On Mastering Learning – 6/20/20
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June 20, 2020
Welcome to an in-depth discussion on “how we learn” and “how we can learn better.” Until very recently the idea of being taught how to learn was a misnomer. Current research has unlocked numerous brain secrets including: how the human brain actually learns and grows, its limitless learning potential; and that learning is completely controlled by you, the learner!
The Brain on Stress
Numerous scientific newsletters and journals currently spotlight “how stress affects the brain.” Citing as well the “living laboratory” conditions provided by the ongoing pandemic (and the human struggle for equality) for just-in-time continued research. The reports are not good: stress can severely damage the human brain …
However, absent is a full disclosure of “The Neuroscience Behind How the Brain Works.”
Shield of Knowledge
Fortunately for those of us following OML, thus having established a sound foundation of the precepts revealed via “Know(ing) Your Brain (blog #3),” we enter this discussion guided by a “shield of knowledge” … a knowledge that provides confidence and assurance; and lends purpose and authenticity.
Recall the most fundamental precept OML explored in blog #1:
“A key concept in scientific circles today is “plasticity” or “neuroplasticity,” the ability of the
brain to grow” … new connections … and to repair/heal itself (blog #5).
Filter the following discussion of the human brain on stress with the knowledge that the human brain miraculously holds the capacity to grow new connections and repair/heal itself for the lifetime. What each of us must provide is a commitment to self-knowing, taking responsibility for ourselves and helping others, and actively engaging our brains in positive daily activities.
Stress is, in fact, your brain’s most destructive disruptor. Chronic stress can actually change the physiology, the functions, activities and processes, of the brain … and the body! Stress causes chemical and electrical imbalances in the brain that, in turn, impair the body both physically and mentally. Not only is decision making, planning and learning disrupted, physical manifestations surface. Tension headaches, migraines, increased blood pressure, diabetes … even anti-social behavior, mood swings, sleep and eating disruptions and impaired long-term memory arise.
The human brain was not constructed to meet deadlines, design creative solutions or juggle daily activities of a “stay-at-home” family in the midst of responding to an extended pandemic. Life’s unexpected disruptions, fears and illnesses all challenge the brain, sending it into a maelstrom of chemical and electrical charges. Instead of engaging the prefrontal, higher order thinking brain, this ongoing global pandemic may leave your brain scrambled … while hope of productivity wans.
A little stress is good … it motivates, challenges … and the brain thrives, memory peaks. However, our current state of world affairs presents a very different internal scenario.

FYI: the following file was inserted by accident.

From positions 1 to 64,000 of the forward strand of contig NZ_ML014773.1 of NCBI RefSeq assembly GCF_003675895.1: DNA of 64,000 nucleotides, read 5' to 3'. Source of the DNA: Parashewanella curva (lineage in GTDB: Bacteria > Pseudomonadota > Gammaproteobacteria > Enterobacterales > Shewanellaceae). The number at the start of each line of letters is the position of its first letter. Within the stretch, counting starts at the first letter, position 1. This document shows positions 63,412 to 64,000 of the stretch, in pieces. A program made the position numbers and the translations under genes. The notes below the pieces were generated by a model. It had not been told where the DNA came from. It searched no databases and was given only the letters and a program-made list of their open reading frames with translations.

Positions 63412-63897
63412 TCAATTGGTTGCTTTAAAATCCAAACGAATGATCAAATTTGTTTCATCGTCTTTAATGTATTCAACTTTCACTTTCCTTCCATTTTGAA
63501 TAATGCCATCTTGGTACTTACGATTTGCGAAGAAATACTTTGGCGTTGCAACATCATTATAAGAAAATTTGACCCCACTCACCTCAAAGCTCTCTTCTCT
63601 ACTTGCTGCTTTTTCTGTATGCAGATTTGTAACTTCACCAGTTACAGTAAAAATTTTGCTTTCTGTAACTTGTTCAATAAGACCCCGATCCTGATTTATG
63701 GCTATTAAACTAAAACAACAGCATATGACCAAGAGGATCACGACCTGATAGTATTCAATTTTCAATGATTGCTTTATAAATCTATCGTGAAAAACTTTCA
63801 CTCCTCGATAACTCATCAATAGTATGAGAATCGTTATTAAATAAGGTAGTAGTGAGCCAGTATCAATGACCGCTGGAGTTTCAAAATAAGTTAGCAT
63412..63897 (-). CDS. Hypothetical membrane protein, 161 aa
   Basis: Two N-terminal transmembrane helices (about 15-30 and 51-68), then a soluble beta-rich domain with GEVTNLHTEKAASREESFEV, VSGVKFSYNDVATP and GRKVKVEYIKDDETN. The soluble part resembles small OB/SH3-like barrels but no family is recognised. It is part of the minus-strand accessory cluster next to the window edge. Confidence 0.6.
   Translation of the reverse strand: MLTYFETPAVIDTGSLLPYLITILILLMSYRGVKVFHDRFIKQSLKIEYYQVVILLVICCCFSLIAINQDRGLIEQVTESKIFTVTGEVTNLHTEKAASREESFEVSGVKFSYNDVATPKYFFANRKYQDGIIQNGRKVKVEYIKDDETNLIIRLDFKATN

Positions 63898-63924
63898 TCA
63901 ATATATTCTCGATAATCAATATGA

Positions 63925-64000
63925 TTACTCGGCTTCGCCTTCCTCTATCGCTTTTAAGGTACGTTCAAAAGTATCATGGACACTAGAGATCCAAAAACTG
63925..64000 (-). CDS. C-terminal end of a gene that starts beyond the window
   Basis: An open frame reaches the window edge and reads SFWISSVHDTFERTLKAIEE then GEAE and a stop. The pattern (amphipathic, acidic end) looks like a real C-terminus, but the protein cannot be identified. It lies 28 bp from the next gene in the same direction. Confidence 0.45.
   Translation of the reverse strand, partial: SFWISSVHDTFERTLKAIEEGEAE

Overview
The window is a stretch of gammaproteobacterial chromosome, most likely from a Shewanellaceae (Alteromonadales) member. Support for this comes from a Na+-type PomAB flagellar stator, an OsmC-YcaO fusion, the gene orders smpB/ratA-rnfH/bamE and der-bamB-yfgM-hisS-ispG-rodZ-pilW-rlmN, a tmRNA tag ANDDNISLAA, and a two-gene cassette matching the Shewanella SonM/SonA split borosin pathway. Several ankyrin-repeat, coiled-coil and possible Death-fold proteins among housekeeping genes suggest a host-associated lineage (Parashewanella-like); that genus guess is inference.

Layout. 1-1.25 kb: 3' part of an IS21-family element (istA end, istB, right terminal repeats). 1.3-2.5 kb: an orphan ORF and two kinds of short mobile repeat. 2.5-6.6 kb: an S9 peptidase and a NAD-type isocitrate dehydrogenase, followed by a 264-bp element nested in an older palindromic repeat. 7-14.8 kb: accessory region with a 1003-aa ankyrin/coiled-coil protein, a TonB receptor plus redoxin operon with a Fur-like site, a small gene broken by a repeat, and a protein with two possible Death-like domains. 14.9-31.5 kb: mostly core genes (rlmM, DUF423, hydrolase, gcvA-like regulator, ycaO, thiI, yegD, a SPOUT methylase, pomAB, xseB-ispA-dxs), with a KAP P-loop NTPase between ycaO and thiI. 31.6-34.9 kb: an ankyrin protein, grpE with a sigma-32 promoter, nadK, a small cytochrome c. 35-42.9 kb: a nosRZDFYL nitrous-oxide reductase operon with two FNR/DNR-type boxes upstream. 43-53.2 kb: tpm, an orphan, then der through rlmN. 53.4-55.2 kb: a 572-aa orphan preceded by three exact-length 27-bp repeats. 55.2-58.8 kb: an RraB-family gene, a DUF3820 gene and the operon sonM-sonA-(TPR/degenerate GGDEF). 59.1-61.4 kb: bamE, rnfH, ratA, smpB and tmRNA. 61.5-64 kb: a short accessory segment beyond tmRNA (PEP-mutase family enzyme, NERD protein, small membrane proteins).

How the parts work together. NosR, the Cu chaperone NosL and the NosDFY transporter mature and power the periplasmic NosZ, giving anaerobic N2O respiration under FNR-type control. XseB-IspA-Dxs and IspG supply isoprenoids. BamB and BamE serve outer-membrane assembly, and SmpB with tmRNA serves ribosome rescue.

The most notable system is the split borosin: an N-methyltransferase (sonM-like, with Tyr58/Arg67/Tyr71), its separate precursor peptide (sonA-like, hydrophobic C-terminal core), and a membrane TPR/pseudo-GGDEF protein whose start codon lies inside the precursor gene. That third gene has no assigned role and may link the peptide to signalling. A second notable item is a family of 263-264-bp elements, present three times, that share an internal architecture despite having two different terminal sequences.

Chronic (prolonged) stress literally shrinks the brain … reducing volume in an area of the brain responsible for self-control … making handling future stress more difficult because it diminishes the brain’s ability to take control of the situation, manage the stress, and keep events from getting out of control.
Children On Stress
Children are most susceptible to the fallout from chronic stress so be especially mindful and watch for tiredness, mood swings, loss of appetite, and attitude and attention changes. The child’s brain has not developed, as yet, the capacity to protect itself thus depends on you, the parent and adult, to guide… to literally talk them through crisis. Without your verbal dialogue and explanation, children “read” adult reactions and interactions, assigning feels according to how adults act … generating underlying fears, guilt, sense of harm … that become stored in the child’s brain to interfere with their learning. That is how the child’s brain operates until it matures enough to form knowledgeable opinions and decisions on its own.
Adults help children learn to cope with stress by simply stating that we are stressed … and need some quite time … or need a walk … Give yourself the break you need … at the same time model for children how to deal with stress. It’s a valuable lesson for all.
While stress can negatively affect the brain, plasticity … that miraculous capacity of the brain to grow neurons for the lifetime … can mend damaged pathways between the hippocampus and the amygdala caused by stress. Recovery from brain damage occurs more readily within the younger, malleable brain; reversibility in older adults may require building new neural pathways, a relearning process.
By far, the best alternative for dealing with stress is to develop healthy interventions of daily exercise, periodic breaks in the daily work schedule, drinking water to flush the system, enjoyable moments with the family (and pets), reducing sugar and carbs in the diet, regular meal schedules, and each day find beauty … in a smile … in nature … in laughter … in music … in the indomitable spirit of the human being to survive, create and contribute.
Brain Exercise # 6
Google: schematic diagram of the human brain Review several brain models to locate the hippocampus, where memory is stored and processed; the amygdala, center for emotional processing; and the prefrontal cortex, the thinking center. These areas are most profoundly affected by stress.
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About the Author
Mentored by Malcolm Knowles (long considered the “father of adult education” in America), Dr. Alice F. Dyer has devoted her professional career to a brain-based approach to human development via teaching and training. She founded Corporate College Services in 1997. For more than 20 years, CCS has championed accelerated learning in the workplace.